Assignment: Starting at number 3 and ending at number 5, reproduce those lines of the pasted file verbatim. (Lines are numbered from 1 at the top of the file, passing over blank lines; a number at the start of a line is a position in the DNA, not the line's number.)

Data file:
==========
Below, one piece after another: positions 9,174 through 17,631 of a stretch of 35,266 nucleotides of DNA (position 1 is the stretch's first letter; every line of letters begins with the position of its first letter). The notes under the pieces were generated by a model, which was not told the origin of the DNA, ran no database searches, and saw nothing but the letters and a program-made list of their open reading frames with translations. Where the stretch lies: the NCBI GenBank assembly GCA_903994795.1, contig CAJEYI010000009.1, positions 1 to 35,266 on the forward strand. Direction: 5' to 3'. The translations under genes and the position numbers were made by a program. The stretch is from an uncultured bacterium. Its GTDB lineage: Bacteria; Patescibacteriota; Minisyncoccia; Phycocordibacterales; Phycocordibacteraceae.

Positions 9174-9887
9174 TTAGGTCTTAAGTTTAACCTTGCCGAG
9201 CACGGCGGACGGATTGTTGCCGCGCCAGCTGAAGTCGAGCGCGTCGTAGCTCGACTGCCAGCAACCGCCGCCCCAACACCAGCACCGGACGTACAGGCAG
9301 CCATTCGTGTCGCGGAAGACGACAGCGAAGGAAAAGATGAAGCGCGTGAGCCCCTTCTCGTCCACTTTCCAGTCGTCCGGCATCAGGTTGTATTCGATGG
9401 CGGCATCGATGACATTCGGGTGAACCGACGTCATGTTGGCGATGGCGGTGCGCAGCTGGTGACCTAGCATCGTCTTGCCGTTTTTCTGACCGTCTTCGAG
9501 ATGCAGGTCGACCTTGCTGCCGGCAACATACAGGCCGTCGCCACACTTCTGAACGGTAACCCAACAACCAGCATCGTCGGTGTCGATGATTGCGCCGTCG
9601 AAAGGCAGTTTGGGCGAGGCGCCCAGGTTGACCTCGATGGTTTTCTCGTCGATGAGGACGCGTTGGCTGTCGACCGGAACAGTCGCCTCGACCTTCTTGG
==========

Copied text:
9174 TTAGGTCTTAAGTTTAACCTTGCCGAG
9201 CACGGCGGACGGATTGTTGCCGCGCCAGCTGAAGTCGAGCGCGTCGTAGCTCGACTGCCAGCAACCGCCGCCCCAACACCAGCACCGGACGTACAGGCAG
9301 CCATTCGTGTCGCGGAAGACGACAGCGAAGGAAAAGATGAAGCGCGTGAGCCCCTTCTCGTCCACTTTCCAGTCGTCCGGCATCAGGTTGTATTCGATGG